We need to consider reliability… and… Agility, Flexibility, Scalability, and Maintainability and all the rest.  Just as SOA reliability requires durability, SOA flexibility and SOA agility both require the use of standard transport mechanisms.  SOA scalability and maintainability both require intermediability.  So we need a solution that doesn’t sacrifice one for another. 

Unfortunately, our platform is lacking here.  To solve this problem, we need a mix of WCF, SSB, Biztalk, and good old fashioned code.  MSMQ should be able to do this, and it gets kinda close, but it sacrifices ease of operations, so no easy answer there. 

On the project I’m on, we are using Biztalk for transactional messages, and for data syndication, we wrote our own mechanism based on SQL Agent and a durable protocol that gives us reliability without sacrificing intermediability and standard protocols.

Now if I could only get that out of the box…

Go Build an Enterprise Architecture

By |2007-05-27T00:28:00+00:00May 27th, 2007|Enterprise Architecture|

The word “architecture” is an odd one. It is used in many ways, including to describe the interrelationship of components within a system. 

But does it apply to the enterprise?  Not sure. 

Many times, the practice of Enterprise Architecture has been compared to city planning.  We’ve been compared to zoning boards, and planning councils and even electric utilities. 

None of those organizations call their work “architecture.”

This is probably because the analogies to architecture, at the city level, fall apart.  Cities change constantly.  They grow organically.  The limits on a city’s growth are not normally a result of the zoning process.  Limits are much more likely to come from geography, or even acts of nature like fire, flood, and earthquake, than they are by a group of planners in a city office.

So when we talk about Architecture, at the enterprise level, are we mixing our metaphors?  Are we making an assumption about the nature of change, and the nature of the ecosystem, that doesn’t make sense?  Worse, are we misleading our customers, and ourselves, by using this word?

To most people, architecture is ‘hard edged.’  Architects design things that you can touch.  Their buildings have boundaries and walls and light fixtures and those things last for decades..  But in IT, at the enterprise level, this comparison doesn’t make sense.  The boundaries of an enterprise IT infrastructure are like the boundaries of a community.  They change, sometimes very quickly, to respond to the needs of the business.

So why do we call this “Enterprise Architecture?” 

At the moment, I’m not sure. 

Is an entity service an 'antipattern'

By |2007-05-24T13:53:00+00:00May 24th, 2007|Enterprise Architecture|

I’ve seen many folks who have come to the conclusion that CRUD services (aka ‘Entity services’) are an antipattern.  Most recently, Udi Dahan asked me if I felt this way.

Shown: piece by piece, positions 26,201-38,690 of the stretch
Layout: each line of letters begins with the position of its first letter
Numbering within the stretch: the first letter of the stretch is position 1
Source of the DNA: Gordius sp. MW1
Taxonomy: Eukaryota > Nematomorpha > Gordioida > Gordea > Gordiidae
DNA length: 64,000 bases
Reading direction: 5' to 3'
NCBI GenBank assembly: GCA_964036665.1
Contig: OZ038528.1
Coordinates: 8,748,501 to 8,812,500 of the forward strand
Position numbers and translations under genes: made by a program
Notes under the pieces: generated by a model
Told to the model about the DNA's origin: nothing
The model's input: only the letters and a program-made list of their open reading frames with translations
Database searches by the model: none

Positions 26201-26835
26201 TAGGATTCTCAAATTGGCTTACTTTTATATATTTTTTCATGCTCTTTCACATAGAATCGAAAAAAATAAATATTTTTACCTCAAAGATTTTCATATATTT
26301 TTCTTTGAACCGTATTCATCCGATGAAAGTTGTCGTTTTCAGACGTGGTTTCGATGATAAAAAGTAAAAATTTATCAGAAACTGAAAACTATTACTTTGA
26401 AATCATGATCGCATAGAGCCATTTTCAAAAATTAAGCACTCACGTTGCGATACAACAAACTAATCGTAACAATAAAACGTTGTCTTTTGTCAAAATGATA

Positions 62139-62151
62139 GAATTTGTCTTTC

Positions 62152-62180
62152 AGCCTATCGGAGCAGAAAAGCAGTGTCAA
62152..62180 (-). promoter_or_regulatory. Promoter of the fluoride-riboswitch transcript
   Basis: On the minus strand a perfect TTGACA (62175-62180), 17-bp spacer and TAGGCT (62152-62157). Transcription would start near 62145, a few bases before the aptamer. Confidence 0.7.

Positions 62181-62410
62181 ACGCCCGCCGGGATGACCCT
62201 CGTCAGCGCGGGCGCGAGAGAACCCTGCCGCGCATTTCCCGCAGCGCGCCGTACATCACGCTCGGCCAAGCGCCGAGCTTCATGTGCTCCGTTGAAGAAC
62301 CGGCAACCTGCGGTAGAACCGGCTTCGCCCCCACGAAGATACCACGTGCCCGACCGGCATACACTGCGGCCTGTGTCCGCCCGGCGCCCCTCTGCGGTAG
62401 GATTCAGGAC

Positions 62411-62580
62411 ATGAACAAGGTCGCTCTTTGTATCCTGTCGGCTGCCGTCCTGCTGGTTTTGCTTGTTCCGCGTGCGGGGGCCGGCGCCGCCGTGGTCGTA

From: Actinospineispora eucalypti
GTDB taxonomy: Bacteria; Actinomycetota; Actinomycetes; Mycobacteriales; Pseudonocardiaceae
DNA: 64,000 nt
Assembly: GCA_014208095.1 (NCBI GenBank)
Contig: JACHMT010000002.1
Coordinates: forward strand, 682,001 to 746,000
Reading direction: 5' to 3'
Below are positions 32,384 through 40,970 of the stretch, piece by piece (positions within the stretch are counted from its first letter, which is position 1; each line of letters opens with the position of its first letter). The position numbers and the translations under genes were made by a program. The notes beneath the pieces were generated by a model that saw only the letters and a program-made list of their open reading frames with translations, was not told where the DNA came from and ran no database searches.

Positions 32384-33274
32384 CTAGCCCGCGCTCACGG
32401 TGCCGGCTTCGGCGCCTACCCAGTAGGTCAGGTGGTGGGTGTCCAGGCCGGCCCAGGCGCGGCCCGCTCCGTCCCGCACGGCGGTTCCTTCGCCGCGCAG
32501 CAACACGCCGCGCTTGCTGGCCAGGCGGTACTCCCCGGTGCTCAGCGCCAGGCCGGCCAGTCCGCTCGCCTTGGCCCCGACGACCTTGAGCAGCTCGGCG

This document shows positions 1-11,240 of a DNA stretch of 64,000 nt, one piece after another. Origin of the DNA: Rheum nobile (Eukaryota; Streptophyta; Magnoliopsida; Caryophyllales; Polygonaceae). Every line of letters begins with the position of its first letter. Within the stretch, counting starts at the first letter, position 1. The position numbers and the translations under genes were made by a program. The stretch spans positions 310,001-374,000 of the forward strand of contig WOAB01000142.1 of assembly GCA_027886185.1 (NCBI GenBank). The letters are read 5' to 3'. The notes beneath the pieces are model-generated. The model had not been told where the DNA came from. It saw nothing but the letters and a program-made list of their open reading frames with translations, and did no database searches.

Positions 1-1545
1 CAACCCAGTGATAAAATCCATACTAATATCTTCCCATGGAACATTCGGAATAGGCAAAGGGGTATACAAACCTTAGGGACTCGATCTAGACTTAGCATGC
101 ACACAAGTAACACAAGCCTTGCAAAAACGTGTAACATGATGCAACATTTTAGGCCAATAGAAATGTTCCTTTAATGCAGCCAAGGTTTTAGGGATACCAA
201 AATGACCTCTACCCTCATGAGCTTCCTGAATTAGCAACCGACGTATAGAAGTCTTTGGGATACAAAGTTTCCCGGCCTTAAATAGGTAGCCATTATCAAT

Hmmmm.

I have an interesting job at the moment.  While the Enterprise Architecture team in Microsoft has been primarily focused on Governance, a project in the team that I was ‘assigned to oversee’ really needed an architect, so the Vice President of IT personally drafted me into that project.  (I consider that an honor.)  Unfortunately, it means I have two jobs (at least for now, but movement is coming). 

  • One job: look at the Enterprise… what is right, and what is composable and where does business agility lie. 
  • The other job: look at the problem space in an enterprise system: what is decoupled and what is interchangable and what is less costly to own.

And that is why I am slow to dismiss Entity services. 

Because, as long as we are not sharing an entity service outside of a fairly tightly constrained ‘area’, I have no problem with creating an entity service and composing two or three activity services out of it.  I wouldn’t share the entity service beyond that tight space.  I may still want to intermediate, but primarily for operational things like end-to-end transaction tracing and uptime monitoring… not to add logic.

The benefits of an entity services are all about decoupling.  I can create an entity service on a single business entity off the data in one application, and then, as the business moves to another application, I can create another entity service with the same interface.  I will STILL have to change my activity services (I’m not a fool), but hopefully I can minimize the change and therefore reduce the cost of change.

I cannot come up with an example of using an Entity service based on ‘integration’ because I cringe at the notion.  If my order management system wants to create a customer in my relationship management system, I will NOT use a CRUD service.  On the other hand, if my order management system needs to present a couple of different ‘activities’ to the world, I might stand up an entity service ‘under the covers.’  ‘Assert an Order’ (idempotent create) and ‘Cancel an Order’ (idempotent delete) are both Activity services.  They may both use an ‘Order Entity’ service, for example, that is not visible to the enterprise but is still used to compose the activity services.

So, is an Entity service an antipattern?  From the enterprise perspective, yes.  From the application perspective, no.  (these are not in conflict).  I guess it depends on where you stand.